Fortunately, I have a thing for docs and ballet and am thrilled that a/perture cinema has brought La Danse to the Triad (and pleased that there was a healthy crowd attending the noon screening today because I’d love to see a steady stream of documentary offerings).

Three showtimes remain this week – Monday, Wednesday, and Thursday at 8 p.m.  Get there early to snag the best seats, which are at the rear of these screening rooms.


A SINGLE MAN

February 13, 2010

Sometimes when you can barely wait to see a movie, the expectation is just too much.  Not that A Single Man should be avoided.  On the contrary, it’s definitely worth seeing.  Colin Firth gives a wonderful performance as, George Falconer, a gay man closeted at work (he’s a university professor) in Southern California in the early sixties.

The film is based on a novel with the same title by Christopher Isherwood, and the story is basically one in which a man who has lost his life partner in a tragic accident eight months before goes through the day he plans as his last.  He goes to work.  He takes care of business at the bank.  He visits with his best friend.  And, there are other encounters that I would be remiss to reveal.  This story of the day when George plans to end his life is intercut with flashbacks of his life with Jim before a fatal car crash.

My friend Renata Jackson claims that there is not enough of the time with Jim to balance out the many scenes depicting George’s profound grief.  I’m not so sure that is the only thing that bothers ma a little about the film.  That may be a problem, but there are other possible explanations, too.

I wonder if, perhaps, the aesthetic fashion designer Tom Ford creates (in a first-time film that he also financed) is just a bit much at times.  I wonder if the intriguing – but at times self-consciously artificial – look of the film creates a distance that the viewer cannot overcome.

Of course, I’m not against a formalistic aesthetic in principle.  I love the Douglas Sirk films (and Todd Haynes’ Far From Heaven that comments on them) among others.  It seems there are two possible explanations for my mild dissatisfaction with the film.  The first explanation arises from a lack of unity here that is not found in more polished films.  I’m talking about unity in the sense that a film like Stanley Kubrick’s A Clockwork Orange or Ingmar Bergman’s The Virgin Spring or, to use a more recent example, Darren Aronofsky’s Requiem for a Dream each provide an artificial, formalistic aesthetic within a cinematic context that coheres perfectly.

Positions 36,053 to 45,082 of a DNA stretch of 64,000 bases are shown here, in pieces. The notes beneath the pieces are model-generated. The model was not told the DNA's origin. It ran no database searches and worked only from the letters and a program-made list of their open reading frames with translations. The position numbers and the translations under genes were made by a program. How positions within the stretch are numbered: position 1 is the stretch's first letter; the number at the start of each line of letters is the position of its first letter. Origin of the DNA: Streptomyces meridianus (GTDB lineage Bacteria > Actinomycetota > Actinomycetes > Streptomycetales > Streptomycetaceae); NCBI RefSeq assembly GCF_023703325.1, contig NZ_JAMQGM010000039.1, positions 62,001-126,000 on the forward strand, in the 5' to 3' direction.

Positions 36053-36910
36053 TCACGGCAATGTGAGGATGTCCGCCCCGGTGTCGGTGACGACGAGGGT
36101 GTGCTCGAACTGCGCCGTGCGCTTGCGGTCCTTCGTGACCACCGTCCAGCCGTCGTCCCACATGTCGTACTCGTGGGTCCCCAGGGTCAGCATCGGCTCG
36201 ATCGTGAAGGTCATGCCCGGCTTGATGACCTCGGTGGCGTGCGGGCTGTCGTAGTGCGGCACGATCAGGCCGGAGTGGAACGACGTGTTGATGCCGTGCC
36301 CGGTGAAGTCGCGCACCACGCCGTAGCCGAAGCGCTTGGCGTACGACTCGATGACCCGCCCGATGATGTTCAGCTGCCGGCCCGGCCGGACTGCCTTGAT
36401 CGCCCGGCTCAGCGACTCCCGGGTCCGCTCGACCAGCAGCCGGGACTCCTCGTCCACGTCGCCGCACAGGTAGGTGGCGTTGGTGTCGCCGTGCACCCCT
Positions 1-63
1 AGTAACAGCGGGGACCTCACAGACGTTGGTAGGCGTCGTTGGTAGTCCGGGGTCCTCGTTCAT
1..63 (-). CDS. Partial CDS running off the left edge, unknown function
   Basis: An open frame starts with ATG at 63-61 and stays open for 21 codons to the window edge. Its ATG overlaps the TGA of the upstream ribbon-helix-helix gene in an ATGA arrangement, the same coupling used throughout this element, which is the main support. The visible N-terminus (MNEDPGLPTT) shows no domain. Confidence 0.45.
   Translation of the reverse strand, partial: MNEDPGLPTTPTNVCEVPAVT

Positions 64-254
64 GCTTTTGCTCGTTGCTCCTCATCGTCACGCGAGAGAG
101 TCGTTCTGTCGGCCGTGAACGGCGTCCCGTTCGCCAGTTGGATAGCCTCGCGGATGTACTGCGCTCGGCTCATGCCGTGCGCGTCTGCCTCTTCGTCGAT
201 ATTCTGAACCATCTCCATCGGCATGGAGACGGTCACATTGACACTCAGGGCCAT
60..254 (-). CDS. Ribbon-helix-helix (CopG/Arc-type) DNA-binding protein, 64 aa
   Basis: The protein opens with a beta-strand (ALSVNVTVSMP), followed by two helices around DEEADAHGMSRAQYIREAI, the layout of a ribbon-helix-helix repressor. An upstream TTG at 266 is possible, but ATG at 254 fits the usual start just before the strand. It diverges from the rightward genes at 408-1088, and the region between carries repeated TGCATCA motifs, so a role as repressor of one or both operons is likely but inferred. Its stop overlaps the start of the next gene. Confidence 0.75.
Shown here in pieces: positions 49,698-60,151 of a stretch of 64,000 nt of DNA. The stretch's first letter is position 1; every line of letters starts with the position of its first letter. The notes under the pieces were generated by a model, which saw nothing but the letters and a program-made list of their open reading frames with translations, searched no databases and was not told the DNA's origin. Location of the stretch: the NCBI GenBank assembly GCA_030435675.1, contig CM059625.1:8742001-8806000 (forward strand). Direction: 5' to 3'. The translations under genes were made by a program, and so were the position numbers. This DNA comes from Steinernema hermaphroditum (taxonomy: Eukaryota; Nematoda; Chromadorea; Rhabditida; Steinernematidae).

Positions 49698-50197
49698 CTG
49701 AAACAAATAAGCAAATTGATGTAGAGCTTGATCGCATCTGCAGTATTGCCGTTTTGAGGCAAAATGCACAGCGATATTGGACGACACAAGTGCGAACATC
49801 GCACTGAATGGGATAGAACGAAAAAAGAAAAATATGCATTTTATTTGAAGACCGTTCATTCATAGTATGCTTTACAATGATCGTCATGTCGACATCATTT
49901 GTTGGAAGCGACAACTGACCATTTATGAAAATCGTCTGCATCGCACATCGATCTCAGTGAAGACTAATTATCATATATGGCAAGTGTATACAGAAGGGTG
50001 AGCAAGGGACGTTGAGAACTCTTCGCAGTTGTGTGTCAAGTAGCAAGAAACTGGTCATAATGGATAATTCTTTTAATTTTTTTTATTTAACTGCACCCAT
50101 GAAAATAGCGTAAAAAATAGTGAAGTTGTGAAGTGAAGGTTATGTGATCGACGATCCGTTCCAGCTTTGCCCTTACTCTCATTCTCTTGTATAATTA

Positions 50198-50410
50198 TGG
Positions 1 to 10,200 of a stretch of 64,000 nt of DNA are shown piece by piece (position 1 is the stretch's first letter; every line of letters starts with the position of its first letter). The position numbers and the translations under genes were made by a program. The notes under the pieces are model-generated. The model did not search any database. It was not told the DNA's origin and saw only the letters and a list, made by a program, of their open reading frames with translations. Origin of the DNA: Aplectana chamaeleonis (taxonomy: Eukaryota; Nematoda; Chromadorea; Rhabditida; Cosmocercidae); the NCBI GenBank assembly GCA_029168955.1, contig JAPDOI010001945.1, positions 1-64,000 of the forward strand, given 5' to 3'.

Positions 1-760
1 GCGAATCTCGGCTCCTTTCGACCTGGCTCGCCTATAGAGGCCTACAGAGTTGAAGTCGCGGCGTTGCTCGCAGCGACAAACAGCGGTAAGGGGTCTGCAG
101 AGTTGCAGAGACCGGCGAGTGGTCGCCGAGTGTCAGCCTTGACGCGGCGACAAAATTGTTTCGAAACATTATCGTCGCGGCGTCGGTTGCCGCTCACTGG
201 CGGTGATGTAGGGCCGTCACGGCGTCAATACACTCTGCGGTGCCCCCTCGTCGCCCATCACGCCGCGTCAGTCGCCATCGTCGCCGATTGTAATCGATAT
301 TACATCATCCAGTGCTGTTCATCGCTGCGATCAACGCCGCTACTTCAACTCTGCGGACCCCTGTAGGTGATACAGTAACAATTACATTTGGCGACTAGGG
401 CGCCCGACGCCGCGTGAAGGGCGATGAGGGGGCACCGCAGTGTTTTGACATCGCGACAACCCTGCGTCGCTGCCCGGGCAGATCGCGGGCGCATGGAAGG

The other explanation is that I expected something completely different from a filmmaker who comes to this art from another, and I was hoping for something extraordinary.  When painter Julian Schnabel made The Diving Bell and the Butterfly, for example, I was astonished with the beauty and magic and vision of this film, a work that had a strong narrative but also delivered a look that was completely different as a whole from anything I had seen before.

That said, I liked A Single Man – only movies I care about can make me think about them this much over time.


CRAZY HEART

February 7, 2010

It’s a wonderful feeling when a movie you’ve been waiting for (anxiously) finally arrives into town and meets expectations.  And that is the story for me with Crazy Heart.  I knew it would be the type of intimate drama I admire, but I didn’t know if I would be deeply touched by this one.

Crazy Heart reminds me more than a little of one of my favorite films, Tender Mercies.  (Horton Foote is my favorite screenwriter…if I am forced to name a favorite.)  In that film, Robert Duvall plays Mac Sledge, a washed-up country singer who has to kick the bottle to find a new life before trying to make some amends in the one he drank away.  It is a tender tale.

The storyline for Crazy Heart, and the appearance of Duvall in a supporting role, evoke Tender Mercies, and this film, too, has its share of poignant moments.

This movie belongs to Jeff Bridges, who plays Bad Blake, an alcoholic country singer who has become his own worst enemy, and Maggie Gyllenhaal, who plays Jean Craddock, a single mother and journalist who falls in love with Bad.  Both Bridges and Gyllenhaal are nominated for Oscars.